VICE NEWS By Harry Cheadle Posted Wed., July 06, 2016
Just after midnight Tuesday (July 05/06) in a convenience store parking lot, police in Baton Rouge, Louisiana, shot and killed a 37-year-old man named Alton Sterling while pinning him to the ground.
The incident, captured on a cell phone camera video that has already spread widely across the internet, is just the latest police shooting of a black person to go viral, the latest tragedy spurring activists to demand change locally and nationally, the latest flashpoint in the ongoing national debate over policing and race in America.
In the video, the cops, who were reportedly responding to a 911 caller who said Sterling had threatened him with a gun, can be seen ordering the man to get on the ground. He doesn’t comply, but also doesn’t appear to make any threatening move toward the officers, both of whom are white.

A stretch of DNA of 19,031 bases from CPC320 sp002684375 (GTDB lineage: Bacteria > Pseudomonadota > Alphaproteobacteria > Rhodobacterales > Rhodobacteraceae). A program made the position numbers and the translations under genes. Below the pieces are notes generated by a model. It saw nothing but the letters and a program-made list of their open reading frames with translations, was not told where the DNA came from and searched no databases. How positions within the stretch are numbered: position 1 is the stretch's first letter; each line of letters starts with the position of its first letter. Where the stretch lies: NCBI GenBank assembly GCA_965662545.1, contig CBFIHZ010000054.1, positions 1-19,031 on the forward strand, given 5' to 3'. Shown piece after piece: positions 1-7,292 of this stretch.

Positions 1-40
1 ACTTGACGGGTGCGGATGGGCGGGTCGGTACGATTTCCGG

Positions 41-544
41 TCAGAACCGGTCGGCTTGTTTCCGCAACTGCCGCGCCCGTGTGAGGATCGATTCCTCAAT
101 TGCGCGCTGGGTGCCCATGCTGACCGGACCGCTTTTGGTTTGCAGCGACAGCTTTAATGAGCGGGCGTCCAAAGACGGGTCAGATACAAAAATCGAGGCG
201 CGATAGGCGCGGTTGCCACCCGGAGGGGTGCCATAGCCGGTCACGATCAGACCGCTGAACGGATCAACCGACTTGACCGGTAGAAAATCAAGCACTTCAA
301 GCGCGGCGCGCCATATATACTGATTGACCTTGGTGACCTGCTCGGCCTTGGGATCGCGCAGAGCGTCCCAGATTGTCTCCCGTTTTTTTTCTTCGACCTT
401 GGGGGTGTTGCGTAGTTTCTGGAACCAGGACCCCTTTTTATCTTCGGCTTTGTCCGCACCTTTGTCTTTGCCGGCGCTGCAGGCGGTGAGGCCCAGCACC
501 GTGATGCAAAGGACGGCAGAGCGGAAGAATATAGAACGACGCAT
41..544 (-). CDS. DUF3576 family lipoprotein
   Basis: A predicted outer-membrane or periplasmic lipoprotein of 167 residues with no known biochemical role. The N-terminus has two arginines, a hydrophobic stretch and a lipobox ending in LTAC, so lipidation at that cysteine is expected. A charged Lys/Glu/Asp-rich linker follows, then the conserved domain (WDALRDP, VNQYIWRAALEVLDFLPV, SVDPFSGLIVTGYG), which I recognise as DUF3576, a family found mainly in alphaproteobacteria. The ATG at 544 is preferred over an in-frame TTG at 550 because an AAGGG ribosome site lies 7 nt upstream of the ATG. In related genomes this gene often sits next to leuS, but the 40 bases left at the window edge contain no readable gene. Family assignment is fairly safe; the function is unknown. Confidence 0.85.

One of the cops tackles Sterling against the hood of the car, and they both restrain him on the ground. One of them then says, “He’s got a gun!” and an officer can be seen drawing his weapon and holding it close to Sterling.
Then the shot is heard.
The person filming the video drops the phone, and a male voice says, “Oh shit!” and, “They shot him? Oh my fucking goodness” while a woman cries and shots continue to ring out.
According to the local coroner, at least two bullets from the cop’s gun struck Sterling in the chest and back.
The store’s owner, Abdullah Muflahi, has known Sterling for years, and claimed to see the whole thing. He told the Advocate, a local paper, that the cops were “aggressive,” adding that he saw the officers initially use a Taser to little or no effect.
He said cops later took a gun from Sterling’s pocket, but also that the deceased wasn’t holding the weapon or trying to retrieve it during the confrontation.
On Wednesday morning, Sterling’s family and community activists gathered for a press conference at city hall. Mike McClanahan, the head of the local chapter of the NAACP, demanded the release of additional videos showing the shooting in more detail, as well as the firing of the police chief, Carl Dabadie Jr., and the resignation of Kip Holden, the mayor of Baton Rouge. He also called for the arrest of the officers responsible.
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